Hope Chapel Blog
Learning and living the Way of Jesus!
Daily Devotional 21 Sept 2020
“When you are praying, first forgive anyone you are holding a grudge against, so that your Father in heaven will forgive your sins, too” (Mark 11:25).
“It’s not fair!” Haven’t we all caught ourselves pouting this common refrain? The problem with ‘fairness’ is that it is entirely subjective. What one person deems fair, another protests unfair. For example, is it ‘fair’ to give each child a piece of cake that is identical in size or give a portion that is in direct proportion to the child’s size and appetite? Is it ‘fair’ that the young adult born into a wealthy family owns two vehicles, while another from a less affluent family must take the bus? Is it ‘fair’ that one individual grows up with opportunities to go to school, sleep under a roof in safety and eat when hungry, while others have none of these? When asking the ‘fairness’ question, the correct answer is judged by the responder. Depending on your point of view, we can argue the fairness question from both sides and come up with entirely different results. Which is why God doesn’t. He isn’t concerned with fairness; His concern is for justice. In fact, if there’s one thing that God cannot tolerate it is injustice.
Daily Devotional 15 Sept 2020
Today's devotional is more of a meditation...
We serve a Heavenly Father who 'runs' when He catches sight of His returning children. He patiently waits for us 'to come to our senses' and realize that trying to live life by our terms only leaves us up in the proverbial pig-pen. God will continue His watching and waiting--He never puts barriers in the way of our return. He also never gives up hope, all the while holding back from making the demand that we return--He honours our free choice. He does not force us to choose Him, and yet is ready and willing to run to us to close the distance between us at the first sign of our change of heart!
Daily Devotional - 12 August 2020
“I tell you, her sins—and they are many—have been forgiven, so she has shown me much love. But a person who is forgiven little shows only little love” (Luke 7:47).
While reading in the book of Luke this morning, I was struck by the fact that while some people were effusive in their praise and worship of Jesus, others were downright miserly. The story I was reading comes from chapter seven and describes the scene that took place at Simon the Pharisee’s house. Simon, also know as Simon the leper, had been earlier healed by Jesus and now had invited Jesus to dine with him as his special guest. During the course of the meal, a woman who was a known ‘sinner’ came to where the meal was taking place and wept at Jesus’ feet. As the tears fell, she wiped his feet with her hair and even anointed them with a special perfume. What a luxuriant display of affection!
But rather than commenting on the gift this woman had bestowed on Jesus, Simon’s thoughts were far more carnal, “If this man were a prophet, he would know what kind of woman is touching him. She’s a sinner” (Luke 7:39)! Even though he had not spoken the words aloud, Jesus responds to him. He asks Simon to consider the response of two indebted men–one is forgiven a little, the other a rather large sum. Which will be more grateful? Simon, probably sensing the coming rebuke answers, “the one who is forgiven the most, I suppose.” Jesus confirms to him that he is correct and then compares the treatment He has received at the hands of this sinful woman in contrast to that of His host.
Simon had neglected all the usual niceties associated with hosting a dinner party in his day. He hadn’t provided water for his guests to wash their dusty feet; he hadn’t kissed his guests with the customary greeting; he had neglected the courtesy of providing olive oil. His behaviour bordered on outright rudeness. It might even beg the question, did he actually want to be hosting this dinner party? Or did he do it from a sense of obligation–Jesus had healed him after all. On the other hand, the woman had been profuse in her tears and had literally washed Jesus’ feet, drying them off with her hair. She had kissed His feet over and over and then anointed them with perfume. Her gratitude was unmistakable.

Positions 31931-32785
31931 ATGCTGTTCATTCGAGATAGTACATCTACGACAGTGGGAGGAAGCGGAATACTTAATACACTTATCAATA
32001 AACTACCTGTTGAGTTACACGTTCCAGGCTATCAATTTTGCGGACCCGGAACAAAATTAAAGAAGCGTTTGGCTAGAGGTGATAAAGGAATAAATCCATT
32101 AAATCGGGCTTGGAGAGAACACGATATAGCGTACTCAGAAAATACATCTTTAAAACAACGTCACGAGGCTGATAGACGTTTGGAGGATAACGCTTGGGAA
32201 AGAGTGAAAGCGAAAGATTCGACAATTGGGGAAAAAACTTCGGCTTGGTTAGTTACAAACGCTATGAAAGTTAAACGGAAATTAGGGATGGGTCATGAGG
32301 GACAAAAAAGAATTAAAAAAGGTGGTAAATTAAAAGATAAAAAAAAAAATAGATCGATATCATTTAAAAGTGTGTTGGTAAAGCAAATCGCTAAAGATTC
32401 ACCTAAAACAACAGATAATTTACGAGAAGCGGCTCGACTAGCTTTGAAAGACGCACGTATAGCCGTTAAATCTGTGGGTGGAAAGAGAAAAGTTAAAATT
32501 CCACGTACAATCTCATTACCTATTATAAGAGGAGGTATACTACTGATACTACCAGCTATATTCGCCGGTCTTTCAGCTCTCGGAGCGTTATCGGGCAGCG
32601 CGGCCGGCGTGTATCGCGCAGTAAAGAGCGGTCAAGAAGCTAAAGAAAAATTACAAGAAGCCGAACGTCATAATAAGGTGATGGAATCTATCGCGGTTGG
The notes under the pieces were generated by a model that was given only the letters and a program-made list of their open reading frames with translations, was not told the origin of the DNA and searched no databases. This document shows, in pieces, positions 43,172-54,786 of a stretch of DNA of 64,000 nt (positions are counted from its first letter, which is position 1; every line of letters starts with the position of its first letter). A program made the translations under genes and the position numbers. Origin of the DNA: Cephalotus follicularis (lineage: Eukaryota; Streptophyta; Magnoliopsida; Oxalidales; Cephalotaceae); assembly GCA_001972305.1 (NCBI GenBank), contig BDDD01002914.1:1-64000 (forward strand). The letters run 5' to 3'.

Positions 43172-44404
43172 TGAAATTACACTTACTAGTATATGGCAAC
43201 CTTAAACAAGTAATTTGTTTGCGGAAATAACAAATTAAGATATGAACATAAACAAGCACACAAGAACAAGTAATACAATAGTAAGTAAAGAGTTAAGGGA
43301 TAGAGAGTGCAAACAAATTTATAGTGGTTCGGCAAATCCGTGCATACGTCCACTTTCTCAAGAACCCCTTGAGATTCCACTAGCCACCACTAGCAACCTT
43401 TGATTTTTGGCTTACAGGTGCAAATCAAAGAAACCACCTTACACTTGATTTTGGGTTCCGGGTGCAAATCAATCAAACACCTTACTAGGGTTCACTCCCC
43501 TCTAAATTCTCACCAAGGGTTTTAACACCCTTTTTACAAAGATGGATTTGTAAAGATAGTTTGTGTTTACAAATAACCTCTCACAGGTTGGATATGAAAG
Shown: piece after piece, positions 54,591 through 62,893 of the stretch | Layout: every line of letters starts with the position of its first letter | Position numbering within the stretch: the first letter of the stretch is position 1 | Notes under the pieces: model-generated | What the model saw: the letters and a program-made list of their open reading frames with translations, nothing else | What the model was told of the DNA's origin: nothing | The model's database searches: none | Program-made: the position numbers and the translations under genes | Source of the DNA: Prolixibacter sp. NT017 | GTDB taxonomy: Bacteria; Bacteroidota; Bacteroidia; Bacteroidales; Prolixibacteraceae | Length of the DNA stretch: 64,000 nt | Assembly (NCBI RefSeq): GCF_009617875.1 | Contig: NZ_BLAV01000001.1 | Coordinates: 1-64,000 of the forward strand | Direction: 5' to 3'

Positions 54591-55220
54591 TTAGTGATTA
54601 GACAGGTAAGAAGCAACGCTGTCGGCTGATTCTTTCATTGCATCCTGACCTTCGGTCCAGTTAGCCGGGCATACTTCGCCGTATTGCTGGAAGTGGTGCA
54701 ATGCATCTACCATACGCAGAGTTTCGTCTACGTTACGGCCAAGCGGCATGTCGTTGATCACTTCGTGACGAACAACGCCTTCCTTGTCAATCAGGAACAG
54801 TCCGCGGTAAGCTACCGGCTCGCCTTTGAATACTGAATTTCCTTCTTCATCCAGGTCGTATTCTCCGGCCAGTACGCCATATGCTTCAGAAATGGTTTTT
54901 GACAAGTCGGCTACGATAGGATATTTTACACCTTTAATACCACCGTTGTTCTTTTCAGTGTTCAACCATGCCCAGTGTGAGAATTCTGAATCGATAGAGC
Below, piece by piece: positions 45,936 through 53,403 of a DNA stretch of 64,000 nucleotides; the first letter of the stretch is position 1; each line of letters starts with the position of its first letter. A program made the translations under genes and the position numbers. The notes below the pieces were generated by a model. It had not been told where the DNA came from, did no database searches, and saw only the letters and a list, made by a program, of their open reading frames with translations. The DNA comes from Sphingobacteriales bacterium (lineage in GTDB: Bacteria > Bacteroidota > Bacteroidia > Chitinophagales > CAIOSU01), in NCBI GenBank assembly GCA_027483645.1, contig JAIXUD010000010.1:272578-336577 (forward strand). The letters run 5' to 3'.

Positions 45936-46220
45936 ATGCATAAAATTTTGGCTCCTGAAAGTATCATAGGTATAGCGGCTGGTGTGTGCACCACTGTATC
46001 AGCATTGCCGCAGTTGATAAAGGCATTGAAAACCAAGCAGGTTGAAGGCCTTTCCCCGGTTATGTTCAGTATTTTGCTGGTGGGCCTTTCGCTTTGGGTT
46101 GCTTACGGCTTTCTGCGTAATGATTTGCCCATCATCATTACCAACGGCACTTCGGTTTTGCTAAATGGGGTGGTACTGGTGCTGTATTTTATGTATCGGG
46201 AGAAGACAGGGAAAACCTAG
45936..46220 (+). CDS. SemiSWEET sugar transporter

What made the difference? Both had experienced Jesus’ touch, yet one’s response is that of effusive praise and worship and the other duty bound and withdrawn. Jesus tells us that the one who is forgiven little shows only a little love, whereas the person who has been forgiven much will demonstrate their love in overflowing quantities. How is it that this disparity in forgiveness exists? Being forgiven much versus just a little? It has to do with the one seeking forgiveness. The one who will not admit their need of a Saviour will experience very little in the way of forgiveness because they are blind to their need; the one whose sin is out in the open for all to see is far quicker to recognize their need. It is in their recognition of their own sinful state that they can experience much forgiveness. The woman could not hide her sin; Simon refused to admit to his. Their experience of God’s grace determined their response to Jesus–an unrestrained flow of love by the woman in comparison to Simon’s self- righteous attitude.
In Jesus’ eyes, Simon was as much in need of forgiveness as the woman; but it is only those who confess their need who will know His overflowing love and grace in their lives. If you don’t feel a deep overflowing love for God, the place to begin may very well be in your estimation of your own attitudes of self-righteousness and your resulting refusal of His grace in your life.
~ Pastor Jane
First licensed for pastoral ministry in 1994, Pastor Jane Peck has served in camp and church ministries in three denominations, five provinces and in a variety of roles. Her most recent position is that of Pastor at Hope Chapel which she began in 2020. She is excited to see what God can and will do in the days to come!